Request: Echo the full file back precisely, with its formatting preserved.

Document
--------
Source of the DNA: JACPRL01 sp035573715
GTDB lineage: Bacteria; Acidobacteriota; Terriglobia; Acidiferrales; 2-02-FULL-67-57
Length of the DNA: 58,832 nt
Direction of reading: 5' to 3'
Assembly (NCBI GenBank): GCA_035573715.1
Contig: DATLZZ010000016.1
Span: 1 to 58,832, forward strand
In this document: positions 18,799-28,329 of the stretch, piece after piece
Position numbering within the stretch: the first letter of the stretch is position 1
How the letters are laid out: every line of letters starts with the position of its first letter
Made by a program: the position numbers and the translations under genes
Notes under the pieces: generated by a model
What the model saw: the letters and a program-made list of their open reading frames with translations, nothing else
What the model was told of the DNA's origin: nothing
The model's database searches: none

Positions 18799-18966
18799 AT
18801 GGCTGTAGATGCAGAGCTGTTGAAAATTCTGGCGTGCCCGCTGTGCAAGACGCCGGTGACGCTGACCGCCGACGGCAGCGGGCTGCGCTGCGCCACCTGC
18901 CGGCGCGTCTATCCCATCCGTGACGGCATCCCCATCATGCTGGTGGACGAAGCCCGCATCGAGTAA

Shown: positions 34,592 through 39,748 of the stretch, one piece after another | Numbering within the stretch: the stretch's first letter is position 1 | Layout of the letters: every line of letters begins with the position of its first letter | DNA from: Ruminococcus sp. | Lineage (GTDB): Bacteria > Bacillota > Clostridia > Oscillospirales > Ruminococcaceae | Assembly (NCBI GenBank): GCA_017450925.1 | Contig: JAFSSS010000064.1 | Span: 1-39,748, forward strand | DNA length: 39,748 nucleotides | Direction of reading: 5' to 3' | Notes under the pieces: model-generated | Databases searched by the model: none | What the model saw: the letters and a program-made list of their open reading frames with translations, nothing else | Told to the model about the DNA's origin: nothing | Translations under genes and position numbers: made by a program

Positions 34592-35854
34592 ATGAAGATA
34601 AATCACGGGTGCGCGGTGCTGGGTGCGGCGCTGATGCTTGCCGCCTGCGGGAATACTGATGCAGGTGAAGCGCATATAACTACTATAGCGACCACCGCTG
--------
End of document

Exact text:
Source of the DNA: JACPRL01 sp035573715
GTDB lineage: Bacteria; Acidobacteriota; Terriglobia; Acidiferrales; 2-02-FULL-67-57
Length of the DNA: 58,832 nt
Direction of reading: 5' to 3'
Assembly (NCBI GenBank): GCA_035573715.1
Contig: DATLZZ010000016.1
Span: 1 to 58,832, forward strand
In this document: positions 18,799-28,329 of the stretch, piece after piece
Position numbering within the stretch: the first letter of the stretch is position 1
How the letters are laid out: every line of letters starts with the position of its first letter
Made by a program: the position numbers and the translations under genes
Notes under the pieces: generated by a model
What the model saw: the letters and a program-made list of their open reading frames with translations, nothing else
What the model was told of the DNA's origin: nothing
The model's database searches: none

Positions 18799-18966
18799 AT
18801 GGCTGTAGATGCAGAGCTGTTGAAAATTCTGGCGTGCCCGCTGTGCAAGACGCCGGTGACGCTGACCGCCGACGGCAGCGGGCTGCGCTGCGCCACCTGC
18901 CGGCGCGTCTATCCCATCCGTGACGGCATCCCCATCATGCTGGTGGACGAAGCCCGCATCGAGTAA

Shown: positions 34,592 through 39,748 of the stretch, one piece after another | Numbering within the stretch: the stretch's first letter is position 1 | Layout of the letters: every line of letters begins with the position of its first letter | DNA from: Ruminococcus sp. | Lineage (GTDB): Bacteria > Bacillota > Clostridia > Oscillospirales > Ruminococcaceae | Assembly (NCBI GenBank): GCA_017450925.1 | Contig: JAFSSS010000064.1 | Span: 1-39,748, forward strand | DNA length: 39,748 nucleotides | Direction of reading: 5' to 3' | Notes under the pieces: model-generated | Databases searched by the model: none | What the model saw: the letters and a program-made list of their open reading frames with translations, nothing else | Told to the model about the DNA's origin: nothing | Translations under genes and position numbers: made by a program

Positions 34592-35854
34592 ATGAAGATA
34601 AATCACGGGTGCGCGGTGCTGGGTGCGGCGCTGATGCTTGCCGCCTGCGGGAATACTGATGCAGGTGAAGCGCATATAACTACTATAGCGACCACCGCTG